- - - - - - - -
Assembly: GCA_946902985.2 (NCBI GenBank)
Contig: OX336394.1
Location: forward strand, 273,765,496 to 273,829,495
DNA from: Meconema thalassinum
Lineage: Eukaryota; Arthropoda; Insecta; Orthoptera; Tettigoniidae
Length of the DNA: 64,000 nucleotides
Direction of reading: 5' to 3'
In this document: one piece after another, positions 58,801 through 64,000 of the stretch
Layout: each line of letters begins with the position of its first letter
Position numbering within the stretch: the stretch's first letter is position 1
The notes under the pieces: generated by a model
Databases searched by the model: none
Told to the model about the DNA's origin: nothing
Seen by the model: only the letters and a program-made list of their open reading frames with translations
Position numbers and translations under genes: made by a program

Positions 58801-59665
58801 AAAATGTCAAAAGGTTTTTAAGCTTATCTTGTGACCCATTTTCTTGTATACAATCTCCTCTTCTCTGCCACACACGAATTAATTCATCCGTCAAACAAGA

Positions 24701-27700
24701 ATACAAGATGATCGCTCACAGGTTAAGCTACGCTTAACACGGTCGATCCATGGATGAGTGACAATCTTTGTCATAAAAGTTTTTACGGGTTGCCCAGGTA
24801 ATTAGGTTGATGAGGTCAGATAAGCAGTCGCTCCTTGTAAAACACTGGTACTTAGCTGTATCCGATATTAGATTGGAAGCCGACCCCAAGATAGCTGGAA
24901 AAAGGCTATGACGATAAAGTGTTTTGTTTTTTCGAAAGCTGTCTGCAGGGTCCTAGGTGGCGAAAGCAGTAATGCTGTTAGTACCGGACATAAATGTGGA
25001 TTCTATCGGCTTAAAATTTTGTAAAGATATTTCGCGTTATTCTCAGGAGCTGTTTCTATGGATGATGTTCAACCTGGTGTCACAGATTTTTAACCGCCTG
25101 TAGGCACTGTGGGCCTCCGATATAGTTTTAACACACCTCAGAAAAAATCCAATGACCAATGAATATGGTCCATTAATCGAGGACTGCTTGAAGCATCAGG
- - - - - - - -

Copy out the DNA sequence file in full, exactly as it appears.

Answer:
Assembly: GCA_946902985.2 (NCBI GenBank)
Contig: OX336394.1
Location: forward strand, 273,765,496 to 273,829,495
DNA from: Meconema thalassinum
Lineage: Eukaryota; Arthropoda; Insecta; Orthoptera; Tettigoniidae
Length of the DNA: 64,000 nucleotides
Direction of reading: 5' to 3'
In this document: one piece after another, positions 58,801 through 64,000 of the stretch
Layout: each line of letters begins with the position of its first letter
Position numbering within the stretch: the stretch's first letter is position 1
The notes under the pieces: generated by a model
Databases searched by the model: none
Told to the model about the DNA's origin: nothing
Seen by the model: only the letters and a program-made list of their open reading frames with translations
Position numbers and translations under genes: made by a program

Positions 58801-59665
58801 AAAATGTCAAAAGGTTTTTAAGCTTATCTTGTGACCCATTTTCTTGTATACAATCTCCTCTTCTCTGCCACACACGAATTAATTCATCCGTCAAACAAGA

Positions 24701-27700
24701 ATACAAGATGATCGCTCACAGGTTAAGCTACGCTTAACACGGTCGATCCATGGATGAGTGACAATCTTTGTCATAAAAGTTTTTACGGGTTGCCCAGGTA
24801 ATTAGGTTGATGAGGTCAGATAAGCAGTCGCTCCTTGTAAAACACTGGTACTTAGCTGTATCCGATATTAGATTGGAAGCCGACCCCAAGATAGCTGGAA
24901 AAAGGCTATGACGATAAAGTGTTTTGTTTTTTCGAAAGCTGTCTGCAGGGTCCTAGGTGGCGAAAGCAGTAATGCTGTTAGTACCGGACATAAATGTGGA
25001 TTCTATCGGCTTAAAATTTTGTAAAGATATTTCGCGTTATTCTCAGGAGCTGTTTCTATGGATGATGTTCAACCTGGTGTCACAGATTTTTAACCGCCTG
25101 TAGGCACTGTGGGCCTCCGATATAGTTTTAACACACCTCAGAAAAAATCCAATGACCAATGAATATGGTCCATTAATCGAGGACTGCTTGAAGCATCAGG